Bob Stanley of Saint Etienne talks to Radio 4’s Today programme about how test card music affected the 1970s TV watching audience. He describes how this quirky library music influenced him and artists such as Massive Attack and Portishead.
Listen to the interview here
Chris Bowlby profiles Ralf Hutter, the only founding member left of the German electronic band Kraftwerk. Coming from an obscure industrial background, Kraftwerk first formed in 1970, and are now credited with being hugely influential on a host of musicians and on music of diverse types, including electronic, hip hop, house and drum and bass.
Notoriously uncommunicative with the outside world, Kraftwerk used to only have a fax machine as a point of contact at their studio though Ralf Hutter says even that has now gone.
Krafwerk have just completed a major series of concerts in New York and are promising that they will be releasing a new album “very soon” – the first in nearly a decade.
Listen to the BBC Radio 4 programme here
The Making of the album – Shakespeare: The Sonnets in 120 seconds
It is with great pleasure that I am able to announce that one of my tracks has been used on Andrew Weatherall’s Masterpiece compilation. Andrew is a DJ and producer I have a great deal of respect for and whose work I have followed for a very long time.
Andrew Weatherall’s history goes back far to the beginning of the British acid house scene, having swung gigs for himself at Danny Rampling’s legendary Shoom night off the back of the sort of sounds Andrew showcased on “that” compilation for Nuphonic – entitled 9 O’Clock Drop. Subsequently, his connections with the original Boys Own record label (and fanzine) led to artist releases, remixes and a string of legendary London clubs such as Blood Sugar, Circulation and of course Sabresonic (where the fledgling David Holmes cut his teeth). It was through Primal Scream though that Andrew firstmade his name. As the producer of Screamadelica he took The Primals, twisted them (best not to ask how) and in turn created the hybrid of narcotically-challenged rock and acid house now seen as a generation-defining release.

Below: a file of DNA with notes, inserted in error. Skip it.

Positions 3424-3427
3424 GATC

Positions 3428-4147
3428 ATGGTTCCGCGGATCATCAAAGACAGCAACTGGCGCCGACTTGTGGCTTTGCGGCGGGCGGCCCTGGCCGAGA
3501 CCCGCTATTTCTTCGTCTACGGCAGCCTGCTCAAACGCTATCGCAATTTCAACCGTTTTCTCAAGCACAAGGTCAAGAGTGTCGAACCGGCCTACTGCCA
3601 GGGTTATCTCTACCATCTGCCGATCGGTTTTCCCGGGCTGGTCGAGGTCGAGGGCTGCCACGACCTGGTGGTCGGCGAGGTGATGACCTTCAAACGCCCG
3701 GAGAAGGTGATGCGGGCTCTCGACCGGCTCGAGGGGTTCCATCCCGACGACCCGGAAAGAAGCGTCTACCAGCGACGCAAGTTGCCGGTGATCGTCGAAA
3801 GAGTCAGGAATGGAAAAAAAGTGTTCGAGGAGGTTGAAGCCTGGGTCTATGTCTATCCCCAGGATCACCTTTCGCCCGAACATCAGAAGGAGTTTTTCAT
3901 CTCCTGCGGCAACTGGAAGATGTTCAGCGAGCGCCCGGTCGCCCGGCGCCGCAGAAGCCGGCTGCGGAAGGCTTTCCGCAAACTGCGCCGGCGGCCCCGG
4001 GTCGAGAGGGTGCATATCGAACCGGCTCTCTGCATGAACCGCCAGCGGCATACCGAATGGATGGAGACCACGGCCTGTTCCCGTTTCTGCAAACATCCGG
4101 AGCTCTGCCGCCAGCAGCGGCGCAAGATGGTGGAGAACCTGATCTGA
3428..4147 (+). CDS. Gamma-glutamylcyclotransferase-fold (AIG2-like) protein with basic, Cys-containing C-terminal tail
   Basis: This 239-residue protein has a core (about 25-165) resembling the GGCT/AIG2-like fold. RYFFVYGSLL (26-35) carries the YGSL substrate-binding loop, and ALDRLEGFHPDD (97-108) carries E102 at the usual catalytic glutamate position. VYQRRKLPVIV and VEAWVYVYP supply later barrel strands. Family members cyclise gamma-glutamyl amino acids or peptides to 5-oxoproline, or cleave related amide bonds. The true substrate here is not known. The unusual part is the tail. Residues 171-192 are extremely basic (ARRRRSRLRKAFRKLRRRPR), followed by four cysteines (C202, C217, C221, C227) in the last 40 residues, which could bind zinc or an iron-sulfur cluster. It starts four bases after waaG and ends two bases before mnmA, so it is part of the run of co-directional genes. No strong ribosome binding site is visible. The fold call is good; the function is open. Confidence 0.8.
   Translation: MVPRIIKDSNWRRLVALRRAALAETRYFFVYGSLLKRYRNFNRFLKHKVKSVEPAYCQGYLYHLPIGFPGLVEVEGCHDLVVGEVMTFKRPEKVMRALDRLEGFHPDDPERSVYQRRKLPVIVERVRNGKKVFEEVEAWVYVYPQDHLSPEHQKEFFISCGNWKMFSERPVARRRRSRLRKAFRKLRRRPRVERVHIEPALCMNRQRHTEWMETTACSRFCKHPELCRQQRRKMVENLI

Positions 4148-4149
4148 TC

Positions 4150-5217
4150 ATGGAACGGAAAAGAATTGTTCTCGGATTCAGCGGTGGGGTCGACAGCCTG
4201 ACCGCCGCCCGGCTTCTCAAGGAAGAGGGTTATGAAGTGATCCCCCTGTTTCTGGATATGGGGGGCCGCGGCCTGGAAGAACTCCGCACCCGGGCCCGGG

You can check out the compilation here
Blog post by level 3 Audio Production student Ethan Ejdowski:
On Februrary 15th, I travelled down to Maida Vale Studios in London to do some primary research for my Research and Development module. I’m researching into live music at the BBC and targeting specifically the Maida Vale studios.
I started the day with a tour of the studios, learning how the buildings work towards different sessions which are broadcast directly from the studios. Sessions such as Radio 1 Live Lounge, Zane Lowe sessions, the BBC Symphonic Orchestra.
I was then given the opportunity to observe the setup and broadcast of Radio 1’s Live Lounge with the guest being Ed Sheeran. I then observed a second session, this was the set-up and 40 minute live broadcast of The Black Keys (shown in the picture below).
It was a great experience and helped me gain an understanding of how the Maida Vale sessions work and also how I can attempt to gain a job in a similar field.